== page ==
Lisbon is also known for its beautiful but decaying buildings. The rent control here started in Salazar’s time before the 70’s and there are tenants paying thousands of euros and some older ones paying one or two euros a month. Depending on the ratios of each that make up your tenants many landlords cannot afford to maintain their buildings and if the plumbing stops working it never gets fixed. In the 80’s the government tried to force them to fix the buildings by giving them ultimatums and seizing the buildings renovating them and then putting the same tenants back at the same prices. That obviously turned out to be not so fiscally prudent for a country short on cash. Some entrepreneurial minded are buying these old buildings and just waiting for their customers to pass away but the diet here is made up of a lot of fish, vegetables, and olive oil and many locals are looking at this investment strategy with a raised eyebrow.
After our bike ride and now much more knowledgable of the city we have lunch along the river and go back to the hotel and take a nap around the pool.
In Lisbon dinner starts very late and so it isn’t until 9pm that we stop at the very cool Victorian era bar at the hotel for a cocktail and then make our way to Lisboà Noite in Bairro Alto.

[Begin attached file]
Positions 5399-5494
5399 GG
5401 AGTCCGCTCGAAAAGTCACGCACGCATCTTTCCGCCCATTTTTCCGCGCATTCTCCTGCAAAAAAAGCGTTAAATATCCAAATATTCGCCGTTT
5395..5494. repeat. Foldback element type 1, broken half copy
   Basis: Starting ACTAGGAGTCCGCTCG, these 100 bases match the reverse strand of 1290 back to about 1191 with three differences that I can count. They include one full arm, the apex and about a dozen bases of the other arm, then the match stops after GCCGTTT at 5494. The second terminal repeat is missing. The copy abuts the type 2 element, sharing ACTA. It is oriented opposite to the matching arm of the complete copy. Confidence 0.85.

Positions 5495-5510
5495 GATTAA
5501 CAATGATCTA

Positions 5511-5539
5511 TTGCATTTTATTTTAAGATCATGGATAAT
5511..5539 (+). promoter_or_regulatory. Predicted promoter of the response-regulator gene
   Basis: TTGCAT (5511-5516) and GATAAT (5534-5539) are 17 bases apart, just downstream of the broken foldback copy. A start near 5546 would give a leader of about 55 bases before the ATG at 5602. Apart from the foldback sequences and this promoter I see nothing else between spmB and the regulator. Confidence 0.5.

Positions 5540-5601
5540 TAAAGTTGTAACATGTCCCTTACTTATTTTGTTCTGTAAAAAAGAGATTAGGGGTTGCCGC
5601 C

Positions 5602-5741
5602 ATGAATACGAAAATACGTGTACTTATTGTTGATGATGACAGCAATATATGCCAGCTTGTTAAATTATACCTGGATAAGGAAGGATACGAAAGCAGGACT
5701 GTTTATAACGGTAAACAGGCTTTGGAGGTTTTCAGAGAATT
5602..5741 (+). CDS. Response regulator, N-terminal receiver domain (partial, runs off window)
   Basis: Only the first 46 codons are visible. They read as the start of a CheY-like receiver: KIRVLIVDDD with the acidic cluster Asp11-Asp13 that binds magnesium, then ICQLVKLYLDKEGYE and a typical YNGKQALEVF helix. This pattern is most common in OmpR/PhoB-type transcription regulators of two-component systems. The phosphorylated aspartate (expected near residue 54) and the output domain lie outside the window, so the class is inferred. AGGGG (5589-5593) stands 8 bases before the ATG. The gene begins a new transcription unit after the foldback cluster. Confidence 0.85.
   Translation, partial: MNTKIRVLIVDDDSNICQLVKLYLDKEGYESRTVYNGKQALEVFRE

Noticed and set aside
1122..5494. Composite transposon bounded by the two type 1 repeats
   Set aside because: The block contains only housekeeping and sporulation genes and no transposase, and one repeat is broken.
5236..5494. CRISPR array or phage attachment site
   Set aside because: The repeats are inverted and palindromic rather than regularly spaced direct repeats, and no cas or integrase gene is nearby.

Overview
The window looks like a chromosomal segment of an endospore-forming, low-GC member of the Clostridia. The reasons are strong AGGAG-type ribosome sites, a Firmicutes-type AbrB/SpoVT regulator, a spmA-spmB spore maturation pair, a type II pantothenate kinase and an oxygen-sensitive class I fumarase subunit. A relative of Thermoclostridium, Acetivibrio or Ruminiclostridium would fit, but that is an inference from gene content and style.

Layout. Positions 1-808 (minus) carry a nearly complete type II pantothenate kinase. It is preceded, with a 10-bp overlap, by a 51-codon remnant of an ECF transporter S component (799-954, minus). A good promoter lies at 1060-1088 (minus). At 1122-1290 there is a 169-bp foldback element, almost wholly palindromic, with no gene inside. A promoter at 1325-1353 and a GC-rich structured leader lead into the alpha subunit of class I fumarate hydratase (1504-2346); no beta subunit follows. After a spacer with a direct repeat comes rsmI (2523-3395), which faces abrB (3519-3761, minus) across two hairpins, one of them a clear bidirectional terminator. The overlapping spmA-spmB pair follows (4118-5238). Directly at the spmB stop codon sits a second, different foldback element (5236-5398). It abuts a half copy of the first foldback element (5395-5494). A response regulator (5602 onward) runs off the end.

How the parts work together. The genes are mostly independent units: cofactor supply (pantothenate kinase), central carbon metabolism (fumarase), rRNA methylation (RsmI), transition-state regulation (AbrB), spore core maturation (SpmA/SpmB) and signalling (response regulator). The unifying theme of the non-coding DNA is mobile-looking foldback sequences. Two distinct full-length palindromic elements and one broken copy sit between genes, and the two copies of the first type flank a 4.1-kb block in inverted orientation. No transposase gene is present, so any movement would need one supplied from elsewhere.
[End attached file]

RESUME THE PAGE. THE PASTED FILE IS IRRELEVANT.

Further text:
I highly recommend this restaurant and it is packed at 10pm on a Saturday evening. They put us in a small waiting area and we get a gin and vodka tonic. A small server pulls up a table and puts the ice in each huge glass one by one. He takes the lime or cucumber in a silver tong and gently circles the glass and carefully places each tucked into the ice. He pours without measuring his assessment of our alcohol tolerance in each glass. Then he lovingly pours the tonic down his stirring spoon so as not to bruise the distilled liquid. The process took some 15-20 minutes but was beautiful to watch.
We started with octopus carpaccio which was unbelievable — tender with olive oil and light fresh seasonings. I get the salted cod called Bacalhau. Kathi got the clams that she can not stop thinking about. The clams were small and tender in a broth with presunto. We had wine from Duoro to accompany and ended with a reserva port and meringue for dessert.
Its now 12:30 am and after a cab ride we walk up the cobblestone streets past the locals sitting in the streets drinking espresso and smoking and after a few attempts find a plain door unmarked. This is Incognito a small nightclub that we found on Google which dumbfounded a few locals that we told.
This is a normal saturday night in Lisbon mind you and the nicely dressed thirty-something crowd started drifting in around 2am and the music started going. This is a very small place with three floors including one small dance area. I’m by far twice the height of the next Lisboan and Kathi and I are a bit noticeable on the dance floor.